How to create and host a website on the cheap

A guide for gamedevs to create professional looking website that are highly customizable and can be easily scaled out for features.

Oh hey, you can look at ours as an example


The Problem

Many website builders, while easy to build, are financially costly. But building a website from scratch has a high effort cost.


Use a static website generator like Hugo hosted on GitHub Pages for a no financial and low effort cost website.


  1. Some level of understanding of git and GitHub
  2. Some level of understanding of html and css
  3. Knowledge of Markdown
  4. Comfort around running commands from cmd or terminal


Hugo is a static site generator. Hugo allows the developer to write website content in (easy to write and understand) Markdown files then converts that content into static html and css. Static in this sense means we lost the ability to create server side scripts or processes. For most gamedevs promoting their game, this is a completely reasonable trade off.


The best way to get started with Hugo is to follow their own Quick Start Guide. After following this guide, you will have Hugo and Git installed locally. You will also be familiar with how to run the basic Hugo commands to generate files for a website


During the Quick Start guide there was a step for adding a Hugo Theme. This is an important step because this is how we can create a professional looking website at a pretty low effort cost. You can browse themes here. Find one that you like and install it following the instructions on the theme page. Like this one for example.

The great thing about Hugo is we can just use a theme as is or we can edit and add to the theme over time. Just make sure the theme you want to edit has a license that allows for it! Most of the themes have a MIT License, which is fine to edit and build on. Editing Hugo themes does require some level of knowledge in html and css. Don’t know it? That’s fine, just leave the theme as is! That’s the great thing about building a site with Hugo. The theme on our website is based on beautifulhugo.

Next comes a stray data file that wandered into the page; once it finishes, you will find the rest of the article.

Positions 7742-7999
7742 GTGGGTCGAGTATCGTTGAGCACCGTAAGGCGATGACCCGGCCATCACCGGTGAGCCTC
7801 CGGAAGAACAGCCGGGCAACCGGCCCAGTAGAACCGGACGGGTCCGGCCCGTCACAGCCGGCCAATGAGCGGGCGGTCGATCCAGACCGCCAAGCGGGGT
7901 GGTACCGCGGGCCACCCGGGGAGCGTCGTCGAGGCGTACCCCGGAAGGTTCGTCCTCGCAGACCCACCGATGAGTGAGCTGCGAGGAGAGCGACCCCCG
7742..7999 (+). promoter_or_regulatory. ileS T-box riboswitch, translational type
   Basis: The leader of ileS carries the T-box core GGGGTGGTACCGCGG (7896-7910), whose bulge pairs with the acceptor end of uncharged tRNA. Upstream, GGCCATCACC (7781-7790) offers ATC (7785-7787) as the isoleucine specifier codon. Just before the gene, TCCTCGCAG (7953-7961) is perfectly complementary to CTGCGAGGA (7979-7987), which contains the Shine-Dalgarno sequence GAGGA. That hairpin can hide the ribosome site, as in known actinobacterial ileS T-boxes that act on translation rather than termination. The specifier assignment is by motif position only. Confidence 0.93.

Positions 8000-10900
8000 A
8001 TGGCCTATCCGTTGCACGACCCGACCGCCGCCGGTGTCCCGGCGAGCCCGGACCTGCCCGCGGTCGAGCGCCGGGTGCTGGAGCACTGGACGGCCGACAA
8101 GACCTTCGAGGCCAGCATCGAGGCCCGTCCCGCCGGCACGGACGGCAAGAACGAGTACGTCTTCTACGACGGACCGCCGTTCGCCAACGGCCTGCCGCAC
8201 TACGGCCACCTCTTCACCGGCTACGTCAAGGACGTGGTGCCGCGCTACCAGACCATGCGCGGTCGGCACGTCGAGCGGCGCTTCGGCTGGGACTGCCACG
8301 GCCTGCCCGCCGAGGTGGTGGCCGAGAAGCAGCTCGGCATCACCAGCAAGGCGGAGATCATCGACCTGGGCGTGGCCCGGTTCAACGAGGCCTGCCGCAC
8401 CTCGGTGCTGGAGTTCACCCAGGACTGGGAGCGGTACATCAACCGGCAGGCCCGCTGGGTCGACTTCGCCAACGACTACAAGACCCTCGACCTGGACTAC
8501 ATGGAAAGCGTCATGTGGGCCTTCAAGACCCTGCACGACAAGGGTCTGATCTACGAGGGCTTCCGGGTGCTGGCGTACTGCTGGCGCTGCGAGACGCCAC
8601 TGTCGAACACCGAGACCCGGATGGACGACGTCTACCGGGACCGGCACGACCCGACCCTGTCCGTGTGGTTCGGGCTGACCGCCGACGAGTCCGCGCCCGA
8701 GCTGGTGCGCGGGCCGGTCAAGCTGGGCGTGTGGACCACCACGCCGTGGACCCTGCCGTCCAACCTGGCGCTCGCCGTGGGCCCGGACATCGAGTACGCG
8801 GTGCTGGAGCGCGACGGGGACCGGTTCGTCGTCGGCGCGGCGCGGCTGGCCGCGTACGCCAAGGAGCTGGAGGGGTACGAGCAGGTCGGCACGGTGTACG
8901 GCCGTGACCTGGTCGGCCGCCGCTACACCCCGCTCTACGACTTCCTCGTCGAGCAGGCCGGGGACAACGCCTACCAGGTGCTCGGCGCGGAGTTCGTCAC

GitHub is a website that allows devs to store and manager code with the source control tool git. If you aren’t using version control, even if you are a solo dev, this is my plea for you to start. They also have a pretty cool feature, called GitHub Pages, that allows a GitHub repo to host a website for free. The catch? It will only host client side static web files, ie html, css, js.

Oh how convenient, because Hugo only produces those client side static web files.

Creating The Repo

GitHub Pages has its own quick start guide. Following this will generate a basic “hello world” html website. The website can be viewed at https://{{your-github-username}} By default, GitHub will serve the website from the base directory. Serving from the base directory means we can’t place our Hugo project into this repo. But we can change some settings so that this repo both stores the Hugo project and serves the static web files.

Add Hugo to our git repo

Inside our newly created git repo, you can either create a new Hugo website or just copy and paste one that you have already created. Your directory structure will look something like this

 | archtypes/
 | content/
 | data/
 | layouts/
 | public/
 | static/
 | themes/
 | config.toml

After building our website with the command $ hugo, our static web files are generated and stored in the public folder. So that is the folder we want GitHub to host our website through. Push any changes up, and let us take a look at our website repo settings.

GitHub Settings

then navigate to the Pages sub setting and update the directory where pages gets built from. For us, we serve it from docs/. If you didn’t change any Hugo settings you can select public/.

GitHub Settings.

And that’s it. Give GitHub some time to correctly route to your new website. But that is it.

The last thing we can do is change the domain name. This does require you to buy a domain name.


Now that everything is connected and configure, all we have to do is add Markdown content under the content/ folder then build the website using $ hugo command. We then push all of our local code to GitHub where GitHub pages deploys and hosts our website.